You can count me as a subscriber today but you will not be able to count me as a subscriber in a few months. I will not be renewing my subscription and I know of others who feel the same way.

The first thing I am going to do today is check out that internet radio device. Sayonara.

Anonymous said...

I don't know who to feel sorry for. Those that were fired by Mel or those that are going to be stuck with him.

Anonymous said...

"Ford had a second-quarter loss of $123 million. So far this year it’s lost over $1 billion (it lost a mere $1.6 billion in all of 2005)."

So, Struble thinks Ford is going to add HD Radio as standard/optional equipment net year, as the dealer-installed HD Radio never materialized. Now, that SIRI will eventually be history, so goes that other dead product HD Radio. Go for it, Struble - get your dead product into another dead one!

Anonymous said...

"Karmazin will bleed Sirius dry, take his money and run when he and Howard Stern announced that they will not renew their contracts."

That is exactly what Struble is doing to terrestrial radio.

Jeff Ryan said...

At the end of Howard Stern's contract, I see him staying in broadcasting but leaving Sirius and moving to an internet-only platform. I'm sure Mel will continue to be involved in some way.

That Aluratek product looks interesting. Although, I own a Grace Wireless Internet Radio which I am very satisfied with. It's a table top internet radio (no computer necessary) that can tune into literally millions of streaming stations worldwide. No subscription costs either. Check it out here:

pocket-radio said...

The first week of my very first media job, a friend sent me a short list called ‘The 6 Stages of a Project’. It said that every project goes like this…

Sure was plenty of it for Satellite radio. Mean while iBiquity Digital has nothing

2. Disillusionment
Yup, ask investors & fired XM people. On a sidebar, I’m sure Bob Struble feels the same way too.

3. Panic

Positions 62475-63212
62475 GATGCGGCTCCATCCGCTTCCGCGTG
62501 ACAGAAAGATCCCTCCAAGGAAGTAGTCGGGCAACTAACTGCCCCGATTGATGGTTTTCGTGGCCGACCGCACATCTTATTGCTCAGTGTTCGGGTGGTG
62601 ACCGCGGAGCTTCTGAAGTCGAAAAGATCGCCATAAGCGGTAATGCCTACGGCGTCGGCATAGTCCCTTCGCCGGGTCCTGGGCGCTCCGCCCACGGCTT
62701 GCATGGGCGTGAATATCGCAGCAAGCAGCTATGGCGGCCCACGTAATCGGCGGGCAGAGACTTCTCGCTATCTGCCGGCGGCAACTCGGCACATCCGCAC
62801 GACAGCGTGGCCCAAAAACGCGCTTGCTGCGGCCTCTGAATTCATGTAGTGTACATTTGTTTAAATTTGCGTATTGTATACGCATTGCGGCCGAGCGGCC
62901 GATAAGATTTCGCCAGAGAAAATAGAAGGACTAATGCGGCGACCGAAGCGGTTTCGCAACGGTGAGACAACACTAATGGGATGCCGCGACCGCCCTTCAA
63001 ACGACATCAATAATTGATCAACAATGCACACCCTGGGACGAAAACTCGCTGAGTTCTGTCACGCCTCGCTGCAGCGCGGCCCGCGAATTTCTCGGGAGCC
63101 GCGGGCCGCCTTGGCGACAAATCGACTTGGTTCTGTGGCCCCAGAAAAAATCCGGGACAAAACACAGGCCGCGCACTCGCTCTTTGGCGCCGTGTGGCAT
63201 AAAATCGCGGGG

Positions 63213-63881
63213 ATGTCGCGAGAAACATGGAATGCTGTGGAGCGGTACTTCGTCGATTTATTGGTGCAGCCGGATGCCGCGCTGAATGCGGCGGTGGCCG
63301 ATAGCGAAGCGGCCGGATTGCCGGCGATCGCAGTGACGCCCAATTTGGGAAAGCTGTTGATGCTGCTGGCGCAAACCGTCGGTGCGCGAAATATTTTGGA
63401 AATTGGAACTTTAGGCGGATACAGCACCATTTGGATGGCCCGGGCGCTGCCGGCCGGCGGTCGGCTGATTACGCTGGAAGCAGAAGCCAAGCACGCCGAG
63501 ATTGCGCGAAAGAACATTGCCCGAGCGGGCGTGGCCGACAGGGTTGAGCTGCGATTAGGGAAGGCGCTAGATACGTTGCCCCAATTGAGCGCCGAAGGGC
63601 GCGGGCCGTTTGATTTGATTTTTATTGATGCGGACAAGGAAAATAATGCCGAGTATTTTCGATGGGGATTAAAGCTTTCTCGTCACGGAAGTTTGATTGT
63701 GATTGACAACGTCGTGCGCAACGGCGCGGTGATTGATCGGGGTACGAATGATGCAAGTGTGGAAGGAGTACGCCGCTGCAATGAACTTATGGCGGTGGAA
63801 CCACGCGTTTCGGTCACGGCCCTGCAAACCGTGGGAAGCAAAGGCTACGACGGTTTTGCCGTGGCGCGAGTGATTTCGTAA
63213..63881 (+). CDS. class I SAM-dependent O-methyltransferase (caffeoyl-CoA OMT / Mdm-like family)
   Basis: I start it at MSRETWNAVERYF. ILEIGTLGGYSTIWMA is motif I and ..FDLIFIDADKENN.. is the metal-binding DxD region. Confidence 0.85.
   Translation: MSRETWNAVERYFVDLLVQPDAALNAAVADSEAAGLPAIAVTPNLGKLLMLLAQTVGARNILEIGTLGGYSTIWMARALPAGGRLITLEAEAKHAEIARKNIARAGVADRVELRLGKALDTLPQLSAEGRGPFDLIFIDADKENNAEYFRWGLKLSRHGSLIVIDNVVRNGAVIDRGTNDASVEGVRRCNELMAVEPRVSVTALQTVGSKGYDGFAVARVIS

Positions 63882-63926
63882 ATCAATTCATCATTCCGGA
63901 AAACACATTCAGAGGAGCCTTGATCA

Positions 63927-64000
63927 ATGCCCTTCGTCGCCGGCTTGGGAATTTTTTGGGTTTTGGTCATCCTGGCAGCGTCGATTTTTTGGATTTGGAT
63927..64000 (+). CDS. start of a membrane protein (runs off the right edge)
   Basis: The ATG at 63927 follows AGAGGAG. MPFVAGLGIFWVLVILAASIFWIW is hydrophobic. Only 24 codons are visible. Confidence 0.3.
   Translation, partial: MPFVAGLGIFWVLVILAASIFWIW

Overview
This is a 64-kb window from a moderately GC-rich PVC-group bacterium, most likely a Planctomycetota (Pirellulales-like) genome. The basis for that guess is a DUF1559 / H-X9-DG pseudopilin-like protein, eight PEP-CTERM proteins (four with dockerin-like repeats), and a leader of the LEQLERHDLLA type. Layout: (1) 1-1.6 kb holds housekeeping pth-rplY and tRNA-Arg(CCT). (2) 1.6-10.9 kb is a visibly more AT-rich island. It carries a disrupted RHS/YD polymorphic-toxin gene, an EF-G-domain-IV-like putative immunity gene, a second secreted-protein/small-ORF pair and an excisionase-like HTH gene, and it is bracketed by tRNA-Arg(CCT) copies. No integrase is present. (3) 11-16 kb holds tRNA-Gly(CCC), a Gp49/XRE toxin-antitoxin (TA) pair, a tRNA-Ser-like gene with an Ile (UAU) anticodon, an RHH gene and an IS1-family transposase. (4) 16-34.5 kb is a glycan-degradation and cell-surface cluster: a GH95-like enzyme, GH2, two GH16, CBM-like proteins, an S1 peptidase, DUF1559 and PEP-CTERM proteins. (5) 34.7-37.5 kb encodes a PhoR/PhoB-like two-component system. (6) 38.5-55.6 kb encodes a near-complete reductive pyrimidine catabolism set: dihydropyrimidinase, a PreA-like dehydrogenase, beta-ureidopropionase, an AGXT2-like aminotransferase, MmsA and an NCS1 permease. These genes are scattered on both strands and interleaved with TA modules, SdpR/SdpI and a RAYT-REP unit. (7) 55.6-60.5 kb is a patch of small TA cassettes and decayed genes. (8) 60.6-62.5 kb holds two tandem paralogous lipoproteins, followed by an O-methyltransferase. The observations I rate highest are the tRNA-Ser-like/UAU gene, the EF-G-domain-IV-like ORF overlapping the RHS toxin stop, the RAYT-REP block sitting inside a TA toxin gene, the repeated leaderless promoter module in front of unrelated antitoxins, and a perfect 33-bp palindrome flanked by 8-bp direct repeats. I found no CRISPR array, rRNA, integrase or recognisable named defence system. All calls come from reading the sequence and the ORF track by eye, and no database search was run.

Global, economic meltdowns. Car sales dead in the water.
No golden parachutes or bailouts. Oh my god, hell yes there’s panic!
Bob Struble must be shitting his pants watching Mel’s meltdown.

4. Search for the Guilty
Bob Struble is making a list and checking it twice..

5. Punishment of the Innocent
It’s obvious, listeners who bought radio’s HD fans won’t be far behind either.

6. Praise and Enthusiasm for the Uninvolved

Poor bastards who didn’t buy a dam Satellite or HD radios.

Anonymous said...

Satellite radio is just getting started, and there are many things I feel we're not aware of regarding the financing. It's just a hunch, but I'm not going to say any more.

Anonymous said...

"Satellite radio is just getting started, and there are many things I feel we're not aware of regarding the financing. It's just a hunch, but I'm not going to say any more."


Disapointed said...

I preferred XMs oldies channels to Sirius. I have Sirius at home and XM in my car. The Sirius oldies channels have a high rate of repetition. They also have second rate DJs. The XM oldies 50s and 60s channels sounded like they were put together by people that really loved and respected the music and understood its impact on the baby boomers.

The Sirius oldies stations sound like they were slapped together by some radio guy whose only knowledge about oldies comes from the Joel Whitburn books and some oldies auditorium tests.

I listened to XM oldies to get away from what was being offered on terrestiral radio. I don't care what you say WCBS-FM did not return to oldies.